I like to visit UNESCO World Heritage sites when travel allows because they are uniformly interesting. Villa del Casale is no exception as it has some of the best preserved and most extensive Roman mosaics anywhere. The place is situated off the main tourist path in the central hills of Sicily and was a little hard to find, but the lovely well-preserved floor mosaics make it worth a little effort to get to. It’s about 3 km from the town of Piazza Armerina.
Villa Romana del Casale was built in late Roman Empire, around the middle of the 4th Century AD, as a hunting lodge for a wealthy Roman (whose name is unknown). The overall architecture is similar to many villas of the era — including courtyard, baths, private apartments, etc. It is thought the complex was inhabited for the better part of two centuries.
Most of the decorative items in the villa, like statues, are gone, either stolen or destroyed over the ages, but the floor mosaics are surprising well preserved. This is largely because the villa was covered by a landslide in the 12th century, protecting them for hundreds of years. The mosaics are known for their rich color and life-like depictions of scenes from their time.
The villa was almost entirely forgotten and the area around it was used for farming. The first excavations of the villa occurred in the 1800s when some mosaics were discovered, and the complex has undergone extensive excavation and restoration over a period of many decades lasting well into the 20th century. A roof and an elevated walkway to observe and protect the mosaics were the final touches to the restoration.
You enter the Villa via a long walkway from the parking area and pass several Roman features on the way to the interior, including outside arches and columns framing views of the Sicilian hills. You get to see the mosaics as you enter the building, past the baths, a peristyle with living and guest rooms, a basilica (public hall) and a triclinium (dining area).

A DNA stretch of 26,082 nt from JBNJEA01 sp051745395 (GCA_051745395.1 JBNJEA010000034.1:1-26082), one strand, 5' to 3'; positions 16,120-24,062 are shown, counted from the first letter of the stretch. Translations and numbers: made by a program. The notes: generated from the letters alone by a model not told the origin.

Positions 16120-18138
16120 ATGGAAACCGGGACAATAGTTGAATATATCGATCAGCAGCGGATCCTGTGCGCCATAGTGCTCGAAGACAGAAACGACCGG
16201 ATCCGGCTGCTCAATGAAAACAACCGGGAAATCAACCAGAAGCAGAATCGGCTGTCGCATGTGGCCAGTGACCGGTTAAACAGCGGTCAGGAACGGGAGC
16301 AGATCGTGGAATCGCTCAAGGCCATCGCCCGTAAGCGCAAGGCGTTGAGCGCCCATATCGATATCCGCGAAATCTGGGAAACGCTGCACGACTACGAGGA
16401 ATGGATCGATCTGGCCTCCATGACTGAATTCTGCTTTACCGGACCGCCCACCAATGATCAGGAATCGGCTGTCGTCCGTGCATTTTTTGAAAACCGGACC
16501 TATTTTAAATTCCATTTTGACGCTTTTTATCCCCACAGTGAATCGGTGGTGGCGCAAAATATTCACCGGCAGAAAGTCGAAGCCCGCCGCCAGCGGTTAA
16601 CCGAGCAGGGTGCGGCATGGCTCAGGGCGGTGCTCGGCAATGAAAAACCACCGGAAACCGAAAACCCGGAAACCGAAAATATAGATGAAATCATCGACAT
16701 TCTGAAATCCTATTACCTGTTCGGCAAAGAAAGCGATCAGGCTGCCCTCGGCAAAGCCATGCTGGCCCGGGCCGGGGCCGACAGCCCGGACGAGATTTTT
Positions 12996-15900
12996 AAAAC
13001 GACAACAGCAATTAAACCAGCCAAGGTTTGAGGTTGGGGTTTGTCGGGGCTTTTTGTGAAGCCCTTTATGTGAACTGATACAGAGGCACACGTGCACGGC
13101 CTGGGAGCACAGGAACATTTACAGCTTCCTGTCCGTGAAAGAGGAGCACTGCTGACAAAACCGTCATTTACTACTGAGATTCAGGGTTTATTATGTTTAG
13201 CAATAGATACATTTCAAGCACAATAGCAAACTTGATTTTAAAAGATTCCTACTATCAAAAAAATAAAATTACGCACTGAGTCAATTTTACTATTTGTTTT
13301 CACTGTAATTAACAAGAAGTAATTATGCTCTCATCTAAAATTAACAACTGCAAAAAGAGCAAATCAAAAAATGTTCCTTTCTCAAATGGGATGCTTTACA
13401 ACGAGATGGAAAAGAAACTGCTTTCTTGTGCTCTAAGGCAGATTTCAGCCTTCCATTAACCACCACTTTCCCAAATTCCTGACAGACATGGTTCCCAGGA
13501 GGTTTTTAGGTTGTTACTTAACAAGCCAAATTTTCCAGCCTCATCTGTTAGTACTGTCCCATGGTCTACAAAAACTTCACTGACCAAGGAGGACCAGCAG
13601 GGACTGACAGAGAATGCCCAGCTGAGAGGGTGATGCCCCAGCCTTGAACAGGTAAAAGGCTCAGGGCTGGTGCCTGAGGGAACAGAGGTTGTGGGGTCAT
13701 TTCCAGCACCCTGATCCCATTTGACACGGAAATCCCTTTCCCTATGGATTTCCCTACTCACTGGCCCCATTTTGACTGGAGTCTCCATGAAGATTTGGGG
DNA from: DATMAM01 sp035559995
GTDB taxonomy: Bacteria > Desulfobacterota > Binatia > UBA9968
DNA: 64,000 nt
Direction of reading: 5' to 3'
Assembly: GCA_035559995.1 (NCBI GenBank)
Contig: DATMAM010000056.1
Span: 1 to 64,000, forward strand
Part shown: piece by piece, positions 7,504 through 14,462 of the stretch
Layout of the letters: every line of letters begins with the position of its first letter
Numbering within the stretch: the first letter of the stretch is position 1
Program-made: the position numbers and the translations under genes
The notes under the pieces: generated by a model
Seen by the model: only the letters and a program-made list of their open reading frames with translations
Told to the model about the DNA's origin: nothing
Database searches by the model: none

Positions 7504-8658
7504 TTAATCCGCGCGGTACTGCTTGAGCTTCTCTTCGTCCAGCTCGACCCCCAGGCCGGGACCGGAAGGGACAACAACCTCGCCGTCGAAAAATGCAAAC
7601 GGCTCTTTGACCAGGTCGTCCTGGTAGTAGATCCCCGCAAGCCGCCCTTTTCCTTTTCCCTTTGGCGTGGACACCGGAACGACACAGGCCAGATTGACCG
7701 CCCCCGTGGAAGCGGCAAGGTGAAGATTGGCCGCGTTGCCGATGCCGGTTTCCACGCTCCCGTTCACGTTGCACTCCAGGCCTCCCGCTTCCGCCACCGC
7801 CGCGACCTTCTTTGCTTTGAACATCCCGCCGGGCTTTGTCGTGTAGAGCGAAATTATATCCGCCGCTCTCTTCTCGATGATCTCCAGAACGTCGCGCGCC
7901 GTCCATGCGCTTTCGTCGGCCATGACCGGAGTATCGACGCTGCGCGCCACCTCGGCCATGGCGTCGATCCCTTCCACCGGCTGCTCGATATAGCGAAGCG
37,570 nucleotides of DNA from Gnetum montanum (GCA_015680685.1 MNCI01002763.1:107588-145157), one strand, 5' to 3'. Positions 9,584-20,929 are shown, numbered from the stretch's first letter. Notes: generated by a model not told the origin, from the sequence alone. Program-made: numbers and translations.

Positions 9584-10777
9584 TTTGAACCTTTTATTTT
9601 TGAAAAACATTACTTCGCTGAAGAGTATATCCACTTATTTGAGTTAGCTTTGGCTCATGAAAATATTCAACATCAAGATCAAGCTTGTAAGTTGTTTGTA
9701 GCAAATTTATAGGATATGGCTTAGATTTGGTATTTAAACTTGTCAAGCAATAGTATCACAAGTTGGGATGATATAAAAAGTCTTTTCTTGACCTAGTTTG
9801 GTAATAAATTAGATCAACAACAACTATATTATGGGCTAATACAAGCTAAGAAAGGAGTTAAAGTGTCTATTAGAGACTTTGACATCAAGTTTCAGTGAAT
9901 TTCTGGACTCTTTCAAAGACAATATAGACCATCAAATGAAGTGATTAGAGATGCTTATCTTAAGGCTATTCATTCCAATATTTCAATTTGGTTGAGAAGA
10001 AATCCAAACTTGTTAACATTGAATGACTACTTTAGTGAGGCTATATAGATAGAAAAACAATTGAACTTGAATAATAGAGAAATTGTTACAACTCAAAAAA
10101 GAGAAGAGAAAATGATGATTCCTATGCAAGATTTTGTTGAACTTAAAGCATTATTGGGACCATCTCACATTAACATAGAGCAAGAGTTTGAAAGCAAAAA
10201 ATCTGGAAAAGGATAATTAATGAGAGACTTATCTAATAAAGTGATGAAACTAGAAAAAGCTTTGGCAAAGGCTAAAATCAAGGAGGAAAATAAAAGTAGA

Most of your viewing occurs from elevated walkways that allows access to most of the rooms in the villa — each with a unique floor design. Much of the light is natural and it ranges from excellent to very poor. Some of the best mosaics were in dimly-lite rooms making them hard to photograph properly (no flash photography allowed).
Many of the mosaics are quite simple — basic patterns, animal heads and such (it is a hunting lodge after all). Others are more detailed including action scenes of people hunting and fishing, chariot races, battle scenes, even exotic African animals being transported by ship. Some are quite cute, like those of children in small chariots being pulled by geese or goats.
While the themes of the mosaics are Roman, it is thought that North Africans likely were the main craftsman of these floors. The artistic skill and thousands of man hours to assemble these beautiful mosaics will impress all.
One of the most famous mosaics at Villa Romana del Casale is the floor with the “bikini babes”. These feature women who are exercising and who seem clad in 2 piece swim suits — likely just athletic wear from that time. Nothing like them exists elsewhere.
A rather unique and interesting destination. It will take a half-day to see the mosaics in a reasonably relaxed and detailed manner. Highly recommended!
(Click on thumbnails to enlarge, right arrow to advance slideshow).